Tuesday, October 5, 2010

What The...?

"Yoga Toes" and compression tights, a great combo for recovery and healthy feet.
Coach Chris' funky feet after Sunday's trail run. Read more to get the scoop on what's up with that!

Recovery is crucial to progress: Quality nutrition, rest, hydration, mobility/flexibility work, massage/self-care, and meditation/time in silence all play key rolls in getting the most bang from your training buck. As you probably know, it isn't just the workout that makes you more fit, it's also determined by how well you recover. The same truth applies after a race (such as last weekends 1/2 and full trail marathon), how well you recover is key to how quickly you can resume training at 100%.

Training at PR Fitness delivers the goods which allows you to train hard on a regular basis and you are more durable for endurance efforts and you remain injury free. Yet it all hinges on proper rest and recovery; without it, sooner or later you will have to pay the piper (advice I continue to learn and follow!)

Much like tapering before a race, or preparing for a workout, how you recover is a very personal and individualized thing, however there are certain things that work well for everyone and you can research that on various web sites and training guides. What I have to offer here are a few of my "secret weapons":
  • Chris' Home Brew (No not that kind!) - It's a well known fact there is a window of opportunity, post-exercise, when the body is primed for amino acid and glycogen uptake, both of which are key to rebuilding, replenishing, and optimizing recovery. While this window extends to about 1 hour post-exercise, it is ideal to begin replenishment within 30 minutes, or less. I use a post-workout "home brew" which is a concoction of quality whey protein powder, mixed with cranberry juice (8-12 ounces), and olive oil (about 3 teaspoons). A tolled it delivers around 40 grams of protein, 40 grams of simple carbs and around 15 grams of quality fat. Occasionally I will use other juice or adjust the volume of ingredients, but this mixture has worked well for me and it tastes relatively good as well.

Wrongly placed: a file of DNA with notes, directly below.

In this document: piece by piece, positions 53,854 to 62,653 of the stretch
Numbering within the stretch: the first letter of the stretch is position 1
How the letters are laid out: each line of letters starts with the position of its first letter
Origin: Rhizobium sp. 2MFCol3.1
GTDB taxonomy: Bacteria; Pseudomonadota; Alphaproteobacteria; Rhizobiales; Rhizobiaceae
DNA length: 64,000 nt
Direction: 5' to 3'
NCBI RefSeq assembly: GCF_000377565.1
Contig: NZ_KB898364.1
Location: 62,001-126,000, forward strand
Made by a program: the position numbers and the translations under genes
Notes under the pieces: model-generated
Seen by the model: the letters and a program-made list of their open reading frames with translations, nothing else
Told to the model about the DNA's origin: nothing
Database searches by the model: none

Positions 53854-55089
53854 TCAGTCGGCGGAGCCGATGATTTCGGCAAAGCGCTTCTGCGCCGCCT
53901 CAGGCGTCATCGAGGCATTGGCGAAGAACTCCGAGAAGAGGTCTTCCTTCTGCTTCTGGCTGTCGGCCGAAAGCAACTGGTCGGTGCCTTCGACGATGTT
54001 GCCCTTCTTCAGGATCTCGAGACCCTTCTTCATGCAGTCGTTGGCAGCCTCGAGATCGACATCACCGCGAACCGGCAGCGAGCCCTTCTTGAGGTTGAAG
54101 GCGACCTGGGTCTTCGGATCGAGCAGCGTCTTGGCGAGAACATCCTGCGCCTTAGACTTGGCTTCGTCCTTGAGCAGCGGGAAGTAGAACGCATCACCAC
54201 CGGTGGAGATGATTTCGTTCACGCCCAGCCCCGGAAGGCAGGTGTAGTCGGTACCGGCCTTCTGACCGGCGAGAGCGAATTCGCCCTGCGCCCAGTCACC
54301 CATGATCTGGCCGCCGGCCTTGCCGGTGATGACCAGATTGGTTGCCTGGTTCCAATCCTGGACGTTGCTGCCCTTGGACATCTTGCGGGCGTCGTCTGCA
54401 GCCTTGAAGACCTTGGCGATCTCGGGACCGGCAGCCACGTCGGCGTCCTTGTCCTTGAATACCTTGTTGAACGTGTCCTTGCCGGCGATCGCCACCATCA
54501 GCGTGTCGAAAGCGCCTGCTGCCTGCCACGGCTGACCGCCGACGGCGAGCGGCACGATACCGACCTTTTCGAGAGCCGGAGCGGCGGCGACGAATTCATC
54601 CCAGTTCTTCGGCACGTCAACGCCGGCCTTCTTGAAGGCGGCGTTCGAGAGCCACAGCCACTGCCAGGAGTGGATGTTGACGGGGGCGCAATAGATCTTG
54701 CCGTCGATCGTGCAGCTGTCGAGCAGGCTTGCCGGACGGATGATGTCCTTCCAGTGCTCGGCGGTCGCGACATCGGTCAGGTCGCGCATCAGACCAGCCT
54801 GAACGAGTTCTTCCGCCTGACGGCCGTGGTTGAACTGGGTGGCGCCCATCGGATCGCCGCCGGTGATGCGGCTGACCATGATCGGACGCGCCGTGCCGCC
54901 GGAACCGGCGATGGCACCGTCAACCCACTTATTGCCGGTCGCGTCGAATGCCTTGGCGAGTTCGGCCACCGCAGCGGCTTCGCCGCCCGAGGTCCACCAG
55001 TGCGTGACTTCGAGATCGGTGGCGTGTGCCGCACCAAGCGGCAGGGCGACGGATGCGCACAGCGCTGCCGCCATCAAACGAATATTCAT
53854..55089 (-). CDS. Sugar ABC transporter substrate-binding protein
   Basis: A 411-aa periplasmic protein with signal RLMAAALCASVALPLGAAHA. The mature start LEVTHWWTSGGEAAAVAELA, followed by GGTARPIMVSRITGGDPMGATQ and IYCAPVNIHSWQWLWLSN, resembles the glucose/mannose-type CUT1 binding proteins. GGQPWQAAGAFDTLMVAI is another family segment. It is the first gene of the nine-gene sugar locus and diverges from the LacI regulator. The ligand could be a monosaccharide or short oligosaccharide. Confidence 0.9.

• Omega 3 Fish Oil Supplements - while holding several health benefits, taking additional Omega 3's aids recovery.
  • Ice Bath - I don't do this as often as I should, however, it really works (as much as it REALLY SUCKS!). Just fill your tub with cold water and if you can stand it, throw in some ice. Say a prayer, hop in, and stay in for as long as you can stand it (no more than 15 minutes). Parka and wool hat are optional. If you don't have time for an ice bath, showering with cold water for a few minutes offers some recovery value as well.
  • Okay, now that you are all smirking and thinking what I'm thinking about cold showers, let's move on...
  • Foam Rolling/Massage/Tennis Balls - if you can afford the massage by a pro, do it. Otherwise, spend time on the foam roller and tennis balls. Priceless and super effective for getting rid of residue, shuttling in fresh blood and facilitating lymphatic function.
  • Get Inverted - if you can do headstands, do it - otherwise simply prop your legs up the wall and rest here for 10-15 minutes. If doing headstand, shoot for up to 5 minutes, followed by another 5 with your legs proped up on the wall.
  • Compression tights - While I use these during long runs, I also find them exceptionally helpful for recovery. Get some! Wear them around the house or while you are inverted. After a bigger event or when my legs are more fatigued, I occasionally will sleep in my Skins-brand "Sox" (yeah, I'm weird).
  • Yoga Toes - Perhaps my biggest "secret weapon" - and the most unusual. One of my former coaches turned me on to Yoga Toes about 6 years ago and they have been a mainstay for me since. At $40, they are not exactly cheap, however, I've had the same pair for over 6 years and, they have a lifetime guarantee. Toe spreaders help to properly align the bones of your feet which are abused when crammed into footwear for hours on end. Yoga Toes also help to enhance circulation, neural function, and they facilitate recovery. I can tell you that after Sunday's 5.5 hour trail run, putting on my Yoga Toes felt like getting a full body adjustment from a chiropractor. Click HERE to visit their web site.
So, that's how I roll (no pun intended): Post workout recovery drink, ice bath, throw on the compression gear and Yoga Toes, spend some time on the foam rollers/tennis balls, and finish it up with some inversion work.

Let me know what works for you, or if you have questions.

Be Well,

1 comment:

  1. Great recovery ideas. My only additional recommendation is to replace the foam roller and tennis balls with a RumbleRoller (rumbleroller.com) -- it's even more effective for improving muscle quality.